Peter C. Frumhoff served through 2021 as the longtime director of science and policy and chief climate scientist at the Union of Concerned Scientists (UCS). He is currently on sabbatical at the Harvard University Center for the Environment where he is researching the scientific bases for climate litigation. Frumhoff has published widely at the nexus of global change science, policy and sustainability, including on the climate responsibilities of fossil fuel companies, climate attribution science and the responsible governance of solar geoengineering research. He serves on the Board on Atmospheric Sciences and Climate of the National Academies of Sciences, Engineering and Medicine and was a lead author of the Fourth Assessment Report of the Intergovernmental Panel on Climate Change (IPCC). He has taught at Stanford University, the Fletcher School of Law and Diplomacy, Harvard University and the University of Maryland. He received a PhD in ecology and MA in zoology from the University of California, Davis, and a BA in psychology from the University of California, San Diego.
Phillips, C., B. Rogers, M. Elder, S. Cooperdock, M. Moubarak and P.C. Frumhoff. (2022). “Escalating carbon emissions from North American boreal forest wildfires and the climate mitigation potential of boreal fire management.” Science Advances in press.
Merner, D. B. Franta, and P.C. Frumhoff. (2022). “Identifying gaps in climate-litigation-relevant research: An assessment from interviews with legal scholars and practitioners.” The Climate and Social Science Network.
National Academies of Sciences, Engineering, and Medicine (2021). “Reflecting Sunlight: Recommendations for Solar Geoengineering Research and Research Governance.” Washington, DC: The National Academies Press. Member, consensus study committee.
Talati, S. and P.C. Frumhoff (2020). “Strengthening Public Input on Solar Geoengineering Research: What’s Needed for Decisionmaking on Atmospheric Experiments.” Union of Concerned Scientists.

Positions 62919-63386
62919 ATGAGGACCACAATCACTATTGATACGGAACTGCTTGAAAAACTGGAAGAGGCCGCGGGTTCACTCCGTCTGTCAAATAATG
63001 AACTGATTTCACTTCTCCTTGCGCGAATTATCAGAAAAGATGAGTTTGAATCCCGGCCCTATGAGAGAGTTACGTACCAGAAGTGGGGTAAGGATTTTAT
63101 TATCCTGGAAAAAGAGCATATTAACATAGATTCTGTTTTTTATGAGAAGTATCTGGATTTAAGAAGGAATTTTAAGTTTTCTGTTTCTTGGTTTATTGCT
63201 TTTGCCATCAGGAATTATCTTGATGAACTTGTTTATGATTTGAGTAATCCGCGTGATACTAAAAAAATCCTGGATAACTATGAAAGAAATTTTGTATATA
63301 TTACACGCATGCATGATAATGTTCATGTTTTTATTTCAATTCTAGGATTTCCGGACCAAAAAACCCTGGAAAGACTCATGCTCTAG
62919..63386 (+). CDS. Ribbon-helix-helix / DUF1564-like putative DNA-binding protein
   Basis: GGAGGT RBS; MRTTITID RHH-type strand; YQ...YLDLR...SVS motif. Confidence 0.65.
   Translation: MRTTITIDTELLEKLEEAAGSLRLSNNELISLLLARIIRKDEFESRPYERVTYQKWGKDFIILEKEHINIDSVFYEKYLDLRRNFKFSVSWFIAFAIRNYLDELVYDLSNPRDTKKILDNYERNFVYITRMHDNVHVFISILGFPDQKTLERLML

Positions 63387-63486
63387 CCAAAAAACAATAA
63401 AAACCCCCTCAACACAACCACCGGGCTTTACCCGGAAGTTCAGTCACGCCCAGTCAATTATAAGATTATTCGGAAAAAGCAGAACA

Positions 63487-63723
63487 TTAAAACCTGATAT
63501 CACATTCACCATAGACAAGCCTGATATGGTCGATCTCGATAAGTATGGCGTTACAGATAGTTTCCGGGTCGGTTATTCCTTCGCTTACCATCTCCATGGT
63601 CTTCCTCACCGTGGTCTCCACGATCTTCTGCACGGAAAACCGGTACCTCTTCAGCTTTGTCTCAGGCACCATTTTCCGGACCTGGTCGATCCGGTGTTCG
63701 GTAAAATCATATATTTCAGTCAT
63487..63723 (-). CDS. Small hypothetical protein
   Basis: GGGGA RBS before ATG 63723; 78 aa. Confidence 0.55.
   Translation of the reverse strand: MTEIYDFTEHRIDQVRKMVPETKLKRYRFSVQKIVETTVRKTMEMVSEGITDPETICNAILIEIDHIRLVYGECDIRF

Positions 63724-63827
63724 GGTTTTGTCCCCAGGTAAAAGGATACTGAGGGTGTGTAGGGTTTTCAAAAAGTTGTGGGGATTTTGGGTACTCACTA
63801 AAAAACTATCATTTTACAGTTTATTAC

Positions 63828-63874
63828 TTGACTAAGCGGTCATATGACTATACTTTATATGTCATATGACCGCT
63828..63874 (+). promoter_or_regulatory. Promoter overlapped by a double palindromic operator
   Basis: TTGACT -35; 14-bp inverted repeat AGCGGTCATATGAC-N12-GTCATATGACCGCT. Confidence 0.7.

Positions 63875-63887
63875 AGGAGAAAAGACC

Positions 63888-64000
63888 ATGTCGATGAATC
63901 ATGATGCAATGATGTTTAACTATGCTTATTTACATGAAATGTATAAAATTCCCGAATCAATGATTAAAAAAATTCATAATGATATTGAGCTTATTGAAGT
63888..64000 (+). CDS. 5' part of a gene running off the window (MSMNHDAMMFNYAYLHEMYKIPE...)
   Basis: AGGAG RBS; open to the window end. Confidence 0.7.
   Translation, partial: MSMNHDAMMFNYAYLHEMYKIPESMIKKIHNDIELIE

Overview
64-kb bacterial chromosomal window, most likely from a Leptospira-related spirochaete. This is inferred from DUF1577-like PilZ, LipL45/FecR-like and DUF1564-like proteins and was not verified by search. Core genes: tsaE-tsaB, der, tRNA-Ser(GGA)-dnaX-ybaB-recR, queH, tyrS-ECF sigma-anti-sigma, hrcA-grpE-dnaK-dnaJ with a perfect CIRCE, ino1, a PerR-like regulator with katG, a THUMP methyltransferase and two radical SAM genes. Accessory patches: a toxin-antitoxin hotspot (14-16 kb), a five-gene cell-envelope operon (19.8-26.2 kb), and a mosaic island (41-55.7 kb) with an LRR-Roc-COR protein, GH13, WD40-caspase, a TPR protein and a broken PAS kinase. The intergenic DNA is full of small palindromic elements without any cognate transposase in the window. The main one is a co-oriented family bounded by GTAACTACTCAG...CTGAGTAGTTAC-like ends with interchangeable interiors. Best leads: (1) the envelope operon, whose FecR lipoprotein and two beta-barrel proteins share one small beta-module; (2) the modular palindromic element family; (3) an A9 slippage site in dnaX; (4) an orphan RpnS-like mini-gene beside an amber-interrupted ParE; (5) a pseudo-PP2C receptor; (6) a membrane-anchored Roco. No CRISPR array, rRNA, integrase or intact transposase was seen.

Licker, R., B. Ekwurzel, S C Doney, S R Cooley, I D Lima, R Heede and P C Frumhoff, (2019). “Attributing ocean acidification to major carbon producers.” Environmental Research Letters14.
Lo, Y.T.E., D. Mitchell, A. Gasparrini, A.M. Vicedo-Cabrera, K. L. Ebi, P.C. Frumhoff, R. J. Millar, W. Roberts, F. Sera, S. Sparrow, P. Uhe and G. Williams (2019). “Increasing mitigation ambition to meet the Paris Agreement’s temperature goal avoids substantial heat-related mortality in U.S. cities.” Science Advances 5 (6).
Stephens, J.C., Frumhoff, P.C. and Yona, L. (2018). “The role of college and university faculty in the fossil fuel divestment movement.” Elementa: Science of the Anthropocene, 6(1), p.41.
Frumhoff, P.C. and J.C. Stephens 2018. “Towards legitimacy of the solar geoengineering research enterprise.” Phil. Trans. R. Soc. A 376:20160459.
Goldman, G.T., K. Mulvey, P.C. Frumhoff, R. Sethi, S. Pferman, and H. Commoss. (2017). “A methodology for assessment of corporate responsibility on climate change: A case study of the fossil energy industry.” Journal of Environmental Investing 8:160-181.
Ekwurzel B., J. Boneham, M. W. Dalton, R. Heede, M.R. Allen, and P. C. Frumhoff. (2017). “The rise in atmospheric CO2, surface temperature and sea level from emissions traced to major carbon producers.” Climatic Change 144:579–590.
Frumhoff, P.C. and J.C. Stephens (2017). The siren call of US funding for solar geoengineering research. pp 28-31 in Burns, E., DW Keith, E. Parson, and G. Wagner, eds. “Report on the Forum on U.S. Solar Geoengineering Research.” Washington, D.C.
Frumhoff, P.C. and J.C. Stephens 2017. Commentary on “Toward a Responsible Solar Geoengineering Research Program.” Issues in Science and Technology 33, no. 4.
Mitchell, D., C. Heaviside, S. Vardoulakis, C. Huntingford, G. Masato, B. Guillod, P. Frumhoff, A Bowery, D. Wallom and M. Allen. (2016). “Attributing human mortality during extreme heat waves to anthropogenic climate change.” Environmental Research Letters 11.
Frumhoff, P. C., R. Heede and N. Oreskes (2015). “The climate responsibilities of major industrial carbon producers.” Climatic Change 132:157-171.